Prevalence of chronic pain among individuals with neurological conditions.
Cragg JJ, Warner FM, Shupler MS, Jutzeler CR, Cashman N, Whitehurst DGT, Kramer JK.
The prevalence of pain among people with a variety of individual neurological conditions has been estimated. However, information is limited about chronic pain among people with neurological conditions overall, and about the conditions for which chronic pain is most prevalent. To fill these information gaps, a common method of pain assessment is required.
DATA AND METHODS:
The data are from the Survey on Living with Neurological Conditions in Canada, a cross-sectional national survey. Based on self-reports, chronic pain was assessed for 16 neurological conditions. Multivariable logistic regression was used to produce odds ratios and 95% confidence intervals (CIs).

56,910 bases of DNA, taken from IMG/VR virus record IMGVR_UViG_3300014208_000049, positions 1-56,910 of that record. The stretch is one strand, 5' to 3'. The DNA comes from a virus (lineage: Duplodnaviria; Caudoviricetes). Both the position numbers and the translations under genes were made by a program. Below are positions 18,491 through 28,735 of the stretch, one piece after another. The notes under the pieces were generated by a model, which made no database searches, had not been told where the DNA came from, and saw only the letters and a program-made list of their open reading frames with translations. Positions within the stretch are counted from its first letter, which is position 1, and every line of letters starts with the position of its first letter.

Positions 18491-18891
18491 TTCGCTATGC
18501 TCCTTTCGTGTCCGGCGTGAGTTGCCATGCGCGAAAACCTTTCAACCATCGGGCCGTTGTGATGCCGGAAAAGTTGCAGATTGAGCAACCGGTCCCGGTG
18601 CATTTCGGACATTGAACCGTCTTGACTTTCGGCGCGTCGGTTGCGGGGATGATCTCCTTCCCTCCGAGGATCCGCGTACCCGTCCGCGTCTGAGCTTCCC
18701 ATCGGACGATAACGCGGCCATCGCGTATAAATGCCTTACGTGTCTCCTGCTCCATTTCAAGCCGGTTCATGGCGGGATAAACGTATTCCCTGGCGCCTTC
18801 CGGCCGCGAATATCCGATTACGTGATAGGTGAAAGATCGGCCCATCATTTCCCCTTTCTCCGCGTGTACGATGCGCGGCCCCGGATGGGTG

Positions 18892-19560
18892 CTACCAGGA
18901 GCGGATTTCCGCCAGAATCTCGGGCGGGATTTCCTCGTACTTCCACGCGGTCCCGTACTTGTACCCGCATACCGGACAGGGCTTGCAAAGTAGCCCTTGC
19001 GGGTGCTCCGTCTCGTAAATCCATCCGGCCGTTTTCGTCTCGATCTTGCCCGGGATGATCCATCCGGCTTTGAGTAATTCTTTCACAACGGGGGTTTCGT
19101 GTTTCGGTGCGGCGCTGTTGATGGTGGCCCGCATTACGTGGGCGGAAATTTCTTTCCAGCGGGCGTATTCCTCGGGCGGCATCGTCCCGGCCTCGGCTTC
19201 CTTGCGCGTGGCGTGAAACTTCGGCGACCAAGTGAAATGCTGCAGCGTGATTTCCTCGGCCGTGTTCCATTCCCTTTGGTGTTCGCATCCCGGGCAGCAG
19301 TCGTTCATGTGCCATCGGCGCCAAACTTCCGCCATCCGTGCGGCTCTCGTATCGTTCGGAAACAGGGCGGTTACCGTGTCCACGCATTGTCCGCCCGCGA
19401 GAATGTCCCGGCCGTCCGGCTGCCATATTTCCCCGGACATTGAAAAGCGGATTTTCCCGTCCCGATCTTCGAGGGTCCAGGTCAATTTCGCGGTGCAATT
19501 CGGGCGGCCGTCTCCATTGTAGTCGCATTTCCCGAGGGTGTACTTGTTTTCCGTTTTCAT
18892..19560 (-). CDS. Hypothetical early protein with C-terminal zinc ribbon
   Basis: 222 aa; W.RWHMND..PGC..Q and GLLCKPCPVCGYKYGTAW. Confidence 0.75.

Close to 1.5 million individuals aged 15 or older who lived in private households reported having been diagnosed with a neurological condition. The overall prevalence of chronic pain for the 16 neurological conditions combined was 36% (95% CI: 31% to 42%). The odds of chronic pain were significantly elevated among individuals with spinal cord trauma.
Chronic pain is highly prevalent among people with neurological conditions, particularly those with spinal cord trauma. These results suggest a need to target health services and direct research to improved pain management, and thereby reduce the burden of neurological disease.
Migraine; pain assessment; pain measurement; spinal cord diseases; spinal cord injuries.